When you have good credit, financial transactions that involve borrowing money generally go a lot smoother. You can walk into a lender with confidence and, if you don’t like the terms you see from this particular lender, you can easily go elsewhere and another lender will more than likely be happy to have your business.
When you have bad credit, however, it’s a totally different story. Lenders may very well work with you, but financial matters can be stressful. Walking into a lender, you may feel a bit nervous. “Is my credit high enough to get approved?” you may anxiously wonder to yourself. You have to take whatever terms are available to you if you want to borrow and your overall options in general are much more limited.
Credit in America
As of 2012, the average American had a credit score of just under 690, which is only a “so-so” score, and according to data published on Card Hub, around one-in-three (35 percent) consumers had a score under 650, which placed them in the below-average or bad credit range.
Why do people have bad credit? Of course, financially literacy issues, high debt, and inadequate budgeting play a role. Then there are those who damaged their credit immediately upon reaching adulthood. This can take time, energy, and money to repair that some people simply don’t have. Other times, bad credit is the result of financial struggles where people simply don’t earn enough money to cover their expenses — for those individuals, bad credit comes along with being broke.
Having bad credit often results in a vicious cycle. Your mortgage payment on a home, or your payment on a vehicle, is substantially higher than it would be if you had good credit. You may be financially struggling to pay debts, thereby leading to having bad credit in the first place, which therefore leads to higher rates and payments for future debts, which then leads to more financial troubles down the road. It all comes around full circle.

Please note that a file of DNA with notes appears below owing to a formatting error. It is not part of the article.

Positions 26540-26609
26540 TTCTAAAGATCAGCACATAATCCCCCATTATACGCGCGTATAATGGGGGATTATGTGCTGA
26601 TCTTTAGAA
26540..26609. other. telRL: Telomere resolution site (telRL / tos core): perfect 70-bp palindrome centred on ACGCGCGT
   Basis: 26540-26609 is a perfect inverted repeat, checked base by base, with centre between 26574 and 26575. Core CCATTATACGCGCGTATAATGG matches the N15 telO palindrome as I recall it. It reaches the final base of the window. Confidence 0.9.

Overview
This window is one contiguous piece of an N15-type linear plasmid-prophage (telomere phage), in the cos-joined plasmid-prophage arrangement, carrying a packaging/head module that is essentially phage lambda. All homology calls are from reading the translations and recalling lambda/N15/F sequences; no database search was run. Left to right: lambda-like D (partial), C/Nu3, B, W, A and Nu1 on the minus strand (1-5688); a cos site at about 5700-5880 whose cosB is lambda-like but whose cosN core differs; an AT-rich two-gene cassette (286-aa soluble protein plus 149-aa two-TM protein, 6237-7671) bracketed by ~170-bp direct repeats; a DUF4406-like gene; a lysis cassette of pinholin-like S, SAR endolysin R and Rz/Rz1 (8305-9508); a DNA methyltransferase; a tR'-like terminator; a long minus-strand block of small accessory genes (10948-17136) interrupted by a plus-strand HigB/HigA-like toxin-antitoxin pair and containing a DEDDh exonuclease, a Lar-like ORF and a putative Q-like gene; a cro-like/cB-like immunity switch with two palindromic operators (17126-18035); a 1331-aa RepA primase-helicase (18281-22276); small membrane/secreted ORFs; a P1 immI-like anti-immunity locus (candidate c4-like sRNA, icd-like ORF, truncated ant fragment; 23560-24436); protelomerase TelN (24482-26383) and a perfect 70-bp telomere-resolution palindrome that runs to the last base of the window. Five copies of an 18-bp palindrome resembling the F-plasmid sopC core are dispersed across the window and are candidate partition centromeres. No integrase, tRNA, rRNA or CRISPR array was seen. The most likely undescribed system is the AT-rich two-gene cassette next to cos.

As if high APR and difficulty being approved wasn’t bad enough, having bad credit can even cost you job opportunities. According to data published on CNN, from 1998 to 2010, the percentage of employers who checked all or some of their candidate’s credit files rose from 25 percent to 60 percent. Your credit can deter you from obtaining a job for which you are qualified.
When opening accounts for utilities, like electricity or water, your credit score can be the difference between paying a deposit and signing up without any form of collateral. Even when changing cable or satellite dish providers, a poor credit score may result in a hefty deposit. Since businesses view those with bad credit as a risk, they take measures to protect themselves in spite of the financial impact this may have on certain consumers.